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April 2018 Newsletter


by Dr. Sasha MarinaccioDr Sasha crop newer

Orthotic: “a device (such as a brace or splint) for supporting, immobilizing, or treating muscles, joints, or skeletal parts which are weak, ineffective, deformed, or injured.”

scholl insoleWhile orthotics can be made for many different regions of the body, the most commonly known orthotics are probably foot orthotics, or shoe insoles. Generic insoles can be purchased over the counter in many drug stores, medical supply stores, shoes stores, etc. They can be very helpful to breathe life back into your favorite worn out pair of shoes or make a new pair more comfortable for your feet. They are an easily accessible and cost-effective way to first treat minor foot pain and discomfort and come in all sorts of different shapes and sizes.

custom insoleCustom insoles, on the other hand, are specifically designed to mold to your feet. They are custom-made after taking a mold or scan of your foot and a thorough examination of your particular complaint has been performed. Custom insoles can be very useful in treating more chronic, severe foot problems which haven’t responded to other treatments. Some foot conditions which can be helped by a custom orthotic may include: plantar fasciitis, Morton’s neuroma, metatarsalgia, flat feet, and heel spurs. Insoles can be used for every day wear in dress shoes, casual shoes, running sneakers, etc.

Did you know orthotics can help to treat knee, hip and low back pain too? If you’re standing and walking on a weak foundation all day long, the stress that starts in your feet can travel up the kinetic chain to impact the rest of the joints in the lower body. Structural changes in the feet can change the way we walk and affect other muscles and tissues that connect to the knees and hips. If you’re continually limping on a sore foot, it can put extra strain on the opposite knee and imbalance the pelvis. A structural short-leg (following a joint replacement, fracture, or growth plate damage) can also imbalance the pelvis and cause lower back pain. Orthotics can

be designed with extra heel lifts to correct these imbalances.

knee pain


powerstep-insolesAs your feet can have a large impact on spine health, Chiropractors often treat your feet or make recommendations to resolve your back pain based on your feet. That is why here at Riverview Chiropractic Health, our Chiropractors will be introducing custom orthotics into our practices as another way to serve our patients. Starting in May, we will have Power Step custom insoles available for patients seeking relief from foot and lower body pain. If you think a custom product may be right for you, speak with your Chiropractor to determine if a foot examination and scan should be performed. Adding orthotics to a treatment plan of Chiropractic adjusting, home exercises or physical therapy, and other self-care can make a big difference in your health!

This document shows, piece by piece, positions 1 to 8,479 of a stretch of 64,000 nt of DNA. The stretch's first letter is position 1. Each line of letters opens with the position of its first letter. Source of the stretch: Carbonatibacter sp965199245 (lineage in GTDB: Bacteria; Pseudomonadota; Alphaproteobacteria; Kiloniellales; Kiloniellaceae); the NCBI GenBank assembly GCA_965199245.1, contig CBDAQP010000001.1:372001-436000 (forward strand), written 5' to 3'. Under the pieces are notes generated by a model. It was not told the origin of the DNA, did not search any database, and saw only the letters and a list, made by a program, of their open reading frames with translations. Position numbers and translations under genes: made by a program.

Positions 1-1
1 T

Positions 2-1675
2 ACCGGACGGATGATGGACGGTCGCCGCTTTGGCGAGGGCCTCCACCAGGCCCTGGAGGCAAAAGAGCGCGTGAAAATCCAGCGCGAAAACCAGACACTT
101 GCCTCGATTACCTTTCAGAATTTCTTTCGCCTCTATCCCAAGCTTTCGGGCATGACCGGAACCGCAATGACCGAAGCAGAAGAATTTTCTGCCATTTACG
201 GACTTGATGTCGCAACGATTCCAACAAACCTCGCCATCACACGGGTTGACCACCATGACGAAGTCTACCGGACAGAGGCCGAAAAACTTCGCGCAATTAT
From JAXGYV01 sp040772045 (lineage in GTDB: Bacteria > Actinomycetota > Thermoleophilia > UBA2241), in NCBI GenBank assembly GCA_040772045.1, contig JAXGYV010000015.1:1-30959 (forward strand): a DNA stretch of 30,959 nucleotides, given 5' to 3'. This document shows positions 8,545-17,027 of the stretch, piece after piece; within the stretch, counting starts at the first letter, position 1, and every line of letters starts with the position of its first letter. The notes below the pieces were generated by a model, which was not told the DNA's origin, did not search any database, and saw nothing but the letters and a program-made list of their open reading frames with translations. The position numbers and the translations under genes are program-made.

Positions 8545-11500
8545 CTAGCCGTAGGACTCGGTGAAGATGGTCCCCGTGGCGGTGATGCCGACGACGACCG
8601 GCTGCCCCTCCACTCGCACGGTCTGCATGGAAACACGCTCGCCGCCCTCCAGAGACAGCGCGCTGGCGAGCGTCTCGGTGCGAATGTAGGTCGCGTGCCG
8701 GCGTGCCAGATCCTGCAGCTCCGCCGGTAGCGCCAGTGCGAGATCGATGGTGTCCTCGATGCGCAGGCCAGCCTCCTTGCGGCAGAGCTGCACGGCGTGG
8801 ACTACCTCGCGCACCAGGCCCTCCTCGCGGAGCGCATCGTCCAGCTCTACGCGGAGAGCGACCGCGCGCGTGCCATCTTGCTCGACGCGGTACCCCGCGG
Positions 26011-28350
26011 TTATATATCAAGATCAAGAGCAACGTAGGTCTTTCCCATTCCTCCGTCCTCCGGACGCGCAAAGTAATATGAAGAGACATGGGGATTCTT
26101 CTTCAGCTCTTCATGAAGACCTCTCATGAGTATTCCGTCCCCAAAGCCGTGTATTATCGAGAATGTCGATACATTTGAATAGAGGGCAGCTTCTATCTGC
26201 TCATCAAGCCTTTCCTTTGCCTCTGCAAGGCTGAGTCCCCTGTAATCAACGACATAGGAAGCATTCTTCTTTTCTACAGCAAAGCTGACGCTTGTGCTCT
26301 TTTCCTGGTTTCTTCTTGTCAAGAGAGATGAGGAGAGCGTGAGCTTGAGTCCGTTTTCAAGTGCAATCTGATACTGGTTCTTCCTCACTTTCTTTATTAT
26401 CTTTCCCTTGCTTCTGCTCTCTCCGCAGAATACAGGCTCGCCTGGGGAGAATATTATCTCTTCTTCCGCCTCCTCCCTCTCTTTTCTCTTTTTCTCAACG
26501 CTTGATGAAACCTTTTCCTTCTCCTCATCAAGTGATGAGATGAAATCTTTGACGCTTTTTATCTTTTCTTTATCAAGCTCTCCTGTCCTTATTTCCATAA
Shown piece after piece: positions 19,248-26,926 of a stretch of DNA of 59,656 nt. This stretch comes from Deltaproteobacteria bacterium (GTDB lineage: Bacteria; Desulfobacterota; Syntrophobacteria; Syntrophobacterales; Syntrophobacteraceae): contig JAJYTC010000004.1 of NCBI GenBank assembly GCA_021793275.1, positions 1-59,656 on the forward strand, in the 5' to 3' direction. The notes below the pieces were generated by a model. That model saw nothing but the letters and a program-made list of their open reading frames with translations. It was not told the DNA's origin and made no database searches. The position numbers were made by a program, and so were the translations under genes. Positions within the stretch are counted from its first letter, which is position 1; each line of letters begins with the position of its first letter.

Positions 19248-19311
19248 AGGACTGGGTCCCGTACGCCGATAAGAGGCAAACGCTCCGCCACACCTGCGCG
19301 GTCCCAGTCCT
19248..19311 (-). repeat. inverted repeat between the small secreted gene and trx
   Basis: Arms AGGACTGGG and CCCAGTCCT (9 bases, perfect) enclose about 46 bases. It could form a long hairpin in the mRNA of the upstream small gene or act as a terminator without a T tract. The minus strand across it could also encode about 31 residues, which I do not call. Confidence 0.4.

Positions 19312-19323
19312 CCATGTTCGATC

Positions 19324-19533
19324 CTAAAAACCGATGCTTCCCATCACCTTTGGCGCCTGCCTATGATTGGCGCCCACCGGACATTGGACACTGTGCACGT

Recipe Of The MonthCreamy Tuscan Chicken

30 Minute Dairy-free Creamy Tuscan Chicken

From: allergyawesomeness.com

The chicken sits in a bubble bath of dairy-free cream sauce that is bursting with garlic, sun-dried tomatoes and spinach. The sauce is so rich and so creamy you’ll almost die. Gluten, dairy, egg, soy, peanut and tree nut free. Free of the top eight allergens.

Prep time: 10 mins
Cook time: 20 mins
Serves: 4


3-4 boneless skinless chicken breasts, thinly sliced
2 Tablespoons of oil from the sun-dried tomatoes with herbs jar
1 cup full fat coconut milk (from the can, found in the Asian section)
½ cup chicken broth (or, ½ cup water + ½ teaspoon allergy-friendly chicken bouillon)
1 teaspoon garlic powder
1 teaspoon Italian seasoning
1 Tablespoon nutritional yeast
1 cup romaine, chopped*
½ cup sun dried tomatoes with herbs, diced


1. Open the jar of sun-dried tomatoes with herbs, and measure out 2 Tablespoons of the oil that they’re packed in. Add it to a large skillet and heat over medium heat.
2. Add the chicken and cook 3-5 minutes on each side until browned. Remove the chicken to a plate.
3. Add the coconut milk, chicken broth, garlic powder, Italian seasoning, and nutritional yeast to the pan and turn up the heat to medium high. Allow the sauce to thicken slightly.
4. Turn down the heat to medium and add the romaine (or spinach), sun-dried tomatoes and chicken. Allow the chicken to simmer in the sauce until the romaine (or spinach) has wilted and everything is heated through (being sure your chicken is cooked thoroughly).
5. Serve plain, or over gluten-free noodles of your choice.
6. Stores wonderfully for leftovers too–just be sure to store the noodles separate so they don’t get too soggy.


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